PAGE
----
#1
Mar1308, 06:12 PM

P: 743

1. The problem statement, all variables and given/known data
Let [itex]\mathbb{H}^2 = \{z=x+iy\in \mathbb{C}  y>0 \}. [/itex] For [itex]a,b,c,d\in \mathbb{R}[/itex] satisfying adbc=1 define [itex] T: \mathbb{H}^2 \rightarrow \mathbb{H}^2 [/itex] by [tex] T(z) = \frac{az+b}{cz+d} [/tex] Show that T maps that positive yaxis (imaginary axis) to the vertical line [itex] x=\frac{b}{d}, x= \frac{a}{c}[/itex] or a semicircle centred on the xaxis containing both [itex] (\frac{b}{d},0) \text{ and } (\frac{a}{c},0)[/itex] 3. The attempt at a solution This seems like it should be fairly easy, but the answer has been eluding me. I began by proceeding as we would in finding the isotropy group, by taking the linear fractional map as a change of variables. Doing this we can set [itex] iy = \frac{aiy+b}{ciy+d} [/itex] and conclude that in general [itex] a=d \text{ and } b=cy^2 [/itex]. Then using adbc=1 we get that [itex] a^2+c^2y^2=1[/itex]. I'm wondering if we need to use anything special about the fact that we can express this mapping as [tex] \begin{pmatrix} a&b\\ c&d \end{pmatrix} \in SL_2(\mathbb{R})[/tex] I can't quite seem to figure out where to go from there... 



#2
Mar1308, 10:27 PM

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P: 25,165

You are kind of off on the wrong track. Put z=i*t, t>=0. Then set Re(T(it))=x(t) and Im(T(it))=y(t). Now you have a parametric form of the curve (x(t),y(t)). It should be pretty clear that x=b/d corresponds to the c=0 case and x=a/c corresponds to the d=0 case. For the semicircle case you should be able to do brute force and show (x(t),y(t)) satisfies the equation of the given circle. I'm not sure if there is a cleverer way, but you can at least note (x(0),y(0))=(b/d,0) and limit t>infinity of (x(t),y(t))=(a/c,0).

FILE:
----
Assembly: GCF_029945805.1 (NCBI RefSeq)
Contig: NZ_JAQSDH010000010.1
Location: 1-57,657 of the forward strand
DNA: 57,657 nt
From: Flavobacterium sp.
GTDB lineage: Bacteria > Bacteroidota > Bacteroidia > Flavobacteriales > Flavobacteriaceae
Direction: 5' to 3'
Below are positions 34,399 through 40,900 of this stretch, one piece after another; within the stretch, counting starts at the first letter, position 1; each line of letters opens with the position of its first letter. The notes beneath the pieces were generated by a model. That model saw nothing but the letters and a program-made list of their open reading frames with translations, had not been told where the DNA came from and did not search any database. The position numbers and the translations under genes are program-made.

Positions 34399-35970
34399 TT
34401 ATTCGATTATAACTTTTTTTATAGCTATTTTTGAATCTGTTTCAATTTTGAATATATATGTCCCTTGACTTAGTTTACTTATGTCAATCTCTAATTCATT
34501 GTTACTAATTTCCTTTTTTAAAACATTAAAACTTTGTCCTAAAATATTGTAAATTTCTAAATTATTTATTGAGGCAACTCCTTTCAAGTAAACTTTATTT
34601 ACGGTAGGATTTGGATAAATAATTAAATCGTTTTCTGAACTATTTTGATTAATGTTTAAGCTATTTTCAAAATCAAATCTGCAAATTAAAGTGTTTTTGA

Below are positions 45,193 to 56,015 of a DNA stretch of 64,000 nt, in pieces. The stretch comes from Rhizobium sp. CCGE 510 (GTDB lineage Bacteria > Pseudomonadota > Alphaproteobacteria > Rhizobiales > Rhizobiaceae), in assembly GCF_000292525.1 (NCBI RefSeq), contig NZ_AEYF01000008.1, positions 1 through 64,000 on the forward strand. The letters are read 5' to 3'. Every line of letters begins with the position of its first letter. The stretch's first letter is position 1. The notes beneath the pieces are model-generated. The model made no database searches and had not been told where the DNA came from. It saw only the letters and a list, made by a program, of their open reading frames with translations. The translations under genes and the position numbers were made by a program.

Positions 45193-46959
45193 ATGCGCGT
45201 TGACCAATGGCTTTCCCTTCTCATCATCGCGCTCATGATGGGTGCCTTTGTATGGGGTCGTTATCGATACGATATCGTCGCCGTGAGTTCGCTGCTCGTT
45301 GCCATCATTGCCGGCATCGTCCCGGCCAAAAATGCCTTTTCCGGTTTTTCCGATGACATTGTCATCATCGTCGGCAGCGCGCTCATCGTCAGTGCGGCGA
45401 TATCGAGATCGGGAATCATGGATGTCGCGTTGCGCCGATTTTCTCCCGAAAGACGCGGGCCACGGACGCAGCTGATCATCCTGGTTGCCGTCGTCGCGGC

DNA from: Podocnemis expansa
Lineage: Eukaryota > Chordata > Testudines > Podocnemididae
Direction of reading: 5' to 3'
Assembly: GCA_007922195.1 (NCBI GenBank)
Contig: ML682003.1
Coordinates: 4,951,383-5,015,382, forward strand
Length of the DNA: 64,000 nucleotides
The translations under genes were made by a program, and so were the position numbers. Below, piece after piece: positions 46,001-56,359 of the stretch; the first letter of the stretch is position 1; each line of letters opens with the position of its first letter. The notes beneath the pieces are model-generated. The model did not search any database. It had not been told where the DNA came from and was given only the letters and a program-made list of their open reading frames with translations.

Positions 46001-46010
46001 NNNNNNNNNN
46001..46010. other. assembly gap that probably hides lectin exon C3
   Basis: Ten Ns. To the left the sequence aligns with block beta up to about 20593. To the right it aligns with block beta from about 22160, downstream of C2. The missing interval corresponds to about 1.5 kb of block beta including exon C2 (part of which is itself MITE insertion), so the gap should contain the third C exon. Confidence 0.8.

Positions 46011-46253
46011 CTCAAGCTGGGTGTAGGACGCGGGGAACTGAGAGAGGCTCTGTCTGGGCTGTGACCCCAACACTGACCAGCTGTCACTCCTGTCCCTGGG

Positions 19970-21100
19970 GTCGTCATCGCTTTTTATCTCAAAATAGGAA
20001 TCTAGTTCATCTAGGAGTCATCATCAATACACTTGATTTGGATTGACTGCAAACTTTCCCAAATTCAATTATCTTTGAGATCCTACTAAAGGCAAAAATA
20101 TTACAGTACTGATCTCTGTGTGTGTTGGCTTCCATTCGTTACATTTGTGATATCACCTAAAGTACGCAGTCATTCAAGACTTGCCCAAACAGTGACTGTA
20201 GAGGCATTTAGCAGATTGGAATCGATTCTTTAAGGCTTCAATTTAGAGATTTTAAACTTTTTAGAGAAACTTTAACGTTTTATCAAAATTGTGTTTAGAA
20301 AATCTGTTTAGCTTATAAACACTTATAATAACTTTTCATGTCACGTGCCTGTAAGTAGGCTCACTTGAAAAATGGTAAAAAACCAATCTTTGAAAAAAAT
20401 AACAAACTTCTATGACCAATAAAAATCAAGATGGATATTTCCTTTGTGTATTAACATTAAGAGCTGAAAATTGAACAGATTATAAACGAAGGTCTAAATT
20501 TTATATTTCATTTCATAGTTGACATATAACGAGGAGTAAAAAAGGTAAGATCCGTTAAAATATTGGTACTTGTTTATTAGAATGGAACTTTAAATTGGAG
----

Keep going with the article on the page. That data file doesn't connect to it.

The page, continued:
#3
Mar1308, 10:56 PM

P: 743

Yes, I've looked at the parametric solutions and b/d and a/c are fairly clear. But the semicircle case isn't entirely clear. Though I'm not too worried about it at this point. I'll just hand wave it.




#4
Mar1408, 05:26 AM

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Linear Fractional Transformation[tex] (T(iy)  (q,0))^2 = (\frac{aiy\,+\,b}{ciy\,+\,d}\,\,q)^2[/tex] [tex] =\,\frac{(aiy\,+\,b)\,\,q(ciy\,+\,d)}{ciy\,+\,d}\,\frac{(aiy\,+\,b)\,\,q(ciy\,+\,d)}{ciy\,+\,d}[/tex] = … 



#5
Mar1408, 08:51 AM

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P: 25,165




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